You need to plan and buy all your food before the trip. You are not allowed to go shopping during the hike so you must carry all your food and cooking equipment.
This page has tips on what to buy and how to feed yourself on expeditions. Here is a download with some more tips on expedition food. There are further downloads with more details at the foot of this page.
On expeditions you will use up more energy than normal and need to eat and drink plenty. You must cook at least one substantial meal per day (pot noodles are not substantial!).
Do not forget your WATER as well. Dehydration is a real risk for people on expeditions. You must carry 1.5- 2 litres of water each. Ordinary water bottles are OK, hydration systems are not necessary or recommended.
Pack in lots of calories into the least weight and volume. Check labels. You’ll need between three to five thousand calories every day. Choose foods high in sugars, carbohydrates and fats.
Food can be heavy so look for food that is lightweight, low in bulk and with little packaging. Remove excess packaging and re-pack food to minimize waste. Dried, cured, smoked or vegetarian foods will usually all last well.
Download this menu plan for Bronze and Silver expeditions (Gold will issue a separate plan)
Start the day with a substantial breakfast and a hot drink. This can include cereals, muesli, porridge, noodles or even a full English with tea, coffee or hot chocolate. You can buy readymade all day breakfast pouches.
Tip: Make up your own porridge before you go with oats, nuts, dried fruit and muesli, then add milk powder / sugar to taste. Once on expedition simply add hot water to make quick porridge.
Lunch & Snacks
Sandwiches, pitta bread or wraps with other high energy foods like flapjacks, cereal bars, nuts, dried fruit, biscuits, chocolate bars, dried sweets, jelly, mint cake and so on. Some teams prefer to have only a short 15 minute rest and ‘drip feed’ high energy snacks continuously whilst journeying, it’s up to you to decide as a team.
Tip: Lunches need to be made from things that will not deteriorate over the course of the expedition. Things such as oatcakes or flapjacks are better than bread.
Pitta bread lasts longer than bread and you can add favourite fillings: Marmite and cheese, or Tahini, ham and mustard, tinned sardines, tuna and tomato.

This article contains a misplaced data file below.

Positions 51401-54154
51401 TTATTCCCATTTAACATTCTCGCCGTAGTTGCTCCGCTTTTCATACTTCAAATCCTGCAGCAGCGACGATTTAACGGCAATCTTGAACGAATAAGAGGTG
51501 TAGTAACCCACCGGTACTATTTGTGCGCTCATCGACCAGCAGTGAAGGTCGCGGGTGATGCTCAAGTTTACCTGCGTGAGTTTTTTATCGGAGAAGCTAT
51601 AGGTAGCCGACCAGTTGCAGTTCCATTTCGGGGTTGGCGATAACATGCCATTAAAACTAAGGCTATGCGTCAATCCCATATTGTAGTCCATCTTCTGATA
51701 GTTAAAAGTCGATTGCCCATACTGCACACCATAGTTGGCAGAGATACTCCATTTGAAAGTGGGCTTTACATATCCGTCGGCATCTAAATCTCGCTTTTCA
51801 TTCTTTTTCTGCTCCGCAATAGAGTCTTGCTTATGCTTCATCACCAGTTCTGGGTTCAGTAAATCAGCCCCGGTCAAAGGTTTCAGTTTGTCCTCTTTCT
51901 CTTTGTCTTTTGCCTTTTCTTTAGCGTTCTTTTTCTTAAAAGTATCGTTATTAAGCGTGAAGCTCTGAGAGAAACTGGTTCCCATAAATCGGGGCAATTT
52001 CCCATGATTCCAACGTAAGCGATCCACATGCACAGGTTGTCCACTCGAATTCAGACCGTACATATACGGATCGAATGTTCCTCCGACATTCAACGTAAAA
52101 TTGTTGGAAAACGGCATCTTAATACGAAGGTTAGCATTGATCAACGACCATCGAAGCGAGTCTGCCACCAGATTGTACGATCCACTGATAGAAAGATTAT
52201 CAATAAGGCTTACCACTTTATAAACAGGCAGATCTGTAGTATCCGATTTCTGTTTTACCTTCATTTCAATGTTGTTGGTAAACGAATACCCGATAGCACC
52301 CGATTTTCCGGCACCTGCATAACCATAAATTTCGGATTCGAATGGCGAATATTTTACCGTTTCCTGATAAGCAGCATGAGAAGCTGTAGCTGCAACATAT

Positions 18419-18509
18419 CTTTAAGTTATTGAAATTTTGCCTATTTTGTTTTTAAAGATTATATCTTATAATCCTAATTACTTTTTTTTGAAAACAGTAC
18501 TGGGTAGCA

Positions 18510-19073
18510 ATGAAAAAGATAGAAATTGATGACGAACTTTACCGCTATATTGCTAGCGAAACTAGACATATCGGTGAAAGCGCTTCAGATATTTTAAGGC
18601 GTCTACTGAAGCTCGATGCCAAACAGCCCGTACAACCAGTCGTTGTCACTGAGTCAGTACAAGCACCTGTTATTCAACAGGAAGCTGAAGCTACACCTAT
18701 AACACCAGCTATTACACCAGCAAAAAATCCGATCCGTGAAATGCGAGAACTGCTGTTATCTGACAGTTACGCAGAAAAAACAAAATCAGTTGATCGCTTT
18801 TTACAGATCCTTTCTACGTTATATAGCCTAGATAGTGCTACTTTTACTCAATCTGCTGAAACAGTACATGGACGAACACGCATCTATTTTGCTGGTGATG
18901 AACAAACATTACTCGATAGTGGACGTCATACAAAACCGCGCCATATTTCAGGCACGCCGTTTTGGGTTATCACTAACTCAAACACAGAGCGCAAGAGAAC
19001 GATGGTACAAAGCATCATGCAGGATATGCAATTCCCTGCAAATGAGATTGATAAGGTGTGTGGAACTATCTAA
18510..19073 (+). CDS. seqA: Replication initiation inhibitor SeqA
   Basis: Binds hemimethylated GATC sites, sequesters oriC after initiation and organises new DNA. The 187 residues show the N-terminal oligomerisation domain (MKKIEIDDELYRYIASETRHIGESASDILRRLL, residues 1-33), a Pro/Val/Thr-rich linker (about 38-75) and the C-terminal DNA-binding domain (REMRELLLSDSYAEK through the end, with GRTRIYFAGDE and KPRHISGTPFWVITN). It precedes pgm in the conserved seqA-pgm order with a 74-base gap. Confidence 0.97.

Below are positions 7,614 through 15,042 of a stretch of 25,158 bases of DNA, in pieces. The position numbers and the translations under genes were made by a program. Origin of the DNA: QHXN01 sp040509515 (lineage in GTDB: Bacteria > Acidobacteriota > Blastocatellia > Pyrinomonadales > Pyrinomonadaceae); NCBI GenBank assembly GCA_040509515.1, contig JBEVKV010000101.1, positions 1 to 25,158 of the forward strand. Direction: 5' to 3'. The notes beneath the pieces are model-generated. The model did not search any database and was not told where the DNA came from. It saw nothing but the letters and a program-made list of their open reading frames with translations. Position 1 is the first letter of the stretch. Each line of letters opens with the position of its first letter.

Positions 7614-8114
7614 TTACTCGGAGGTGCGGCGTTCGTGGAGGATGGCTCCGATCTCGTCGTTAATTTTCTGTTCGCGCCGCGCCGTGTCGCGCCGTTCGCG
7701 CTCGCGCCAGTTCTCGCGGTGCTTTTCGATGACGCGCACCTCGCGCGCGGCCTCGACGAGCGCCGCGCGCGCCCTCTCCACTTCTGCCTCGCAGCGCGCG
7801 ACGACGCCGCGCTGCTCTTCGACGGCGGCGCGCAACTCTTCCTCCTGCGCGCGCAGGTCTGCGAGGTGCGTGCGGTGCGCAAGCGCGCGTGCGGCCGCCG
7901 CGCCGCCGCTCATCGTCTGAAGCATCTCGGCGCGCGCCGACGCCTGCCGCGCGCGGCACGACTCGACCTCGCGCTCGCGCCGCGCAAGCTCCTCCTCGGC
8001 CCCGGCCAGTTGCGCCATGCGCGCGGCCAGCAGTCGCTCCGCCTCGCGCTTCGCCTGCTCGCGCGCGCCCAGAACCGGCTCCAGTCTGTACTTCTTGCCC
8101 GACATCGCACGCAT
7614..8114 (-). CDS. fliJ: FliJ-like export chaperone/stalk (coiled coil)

Bananas, nature’s own energy bars, are useful but they easily get squashed.
Energy bars are a good alternative. They contain a mixture of complex carbohydrates in the form of oats and cereals and natural sugars from the fruit, such as apricots, which together provide a sustained energy source.
Soup, curry, stews, pasta, bangers and smash or noodle stir-fry are great expedition meals. Try hot chocolate cake, biscuits or crumble and custard for pud.
At the end of the day you need to replace your carbohydrate stores.
Special dried meals or boil in the bag meals can also be bought from camping shops.
Most camp cooking involves bringing water to boil, adding the food and simmering it on a stove. You will be shown how to use a Trangia stove safely.
When buying food check packets for cooking time and instructions. Meals that can be quickly cooked in a pot of boiling water are best.
Hygiene and food safety is important on expeditions. Avoid tummy upsets by washing your hands and cleaning utensils before and after cooking.
You should plan every meal and know what you’ll eat every day. For Gold hikes you will need to present menus to the assessors.
For Bronze and Silver you are required simply to have enough food to cater for your group for the whole duration of the hike. This will be checked.
Do not cook food on your lunch stop.
A menu example for one day:
|Muesli / Porridge||Sandwich / Trail Mix / biscuits||Packet soup|
|Dried milk||apple||Boil in the bag meal|
|Choc/Tea / coffee||Oat crackers||Cheese|
|Drinks: tea, coffee, hot chocolate||pitta bread wrap with spreads||Hot choc pud + custard|
MORE advanced Food Tips for Gold Duke of Edinburgh Hikes 260910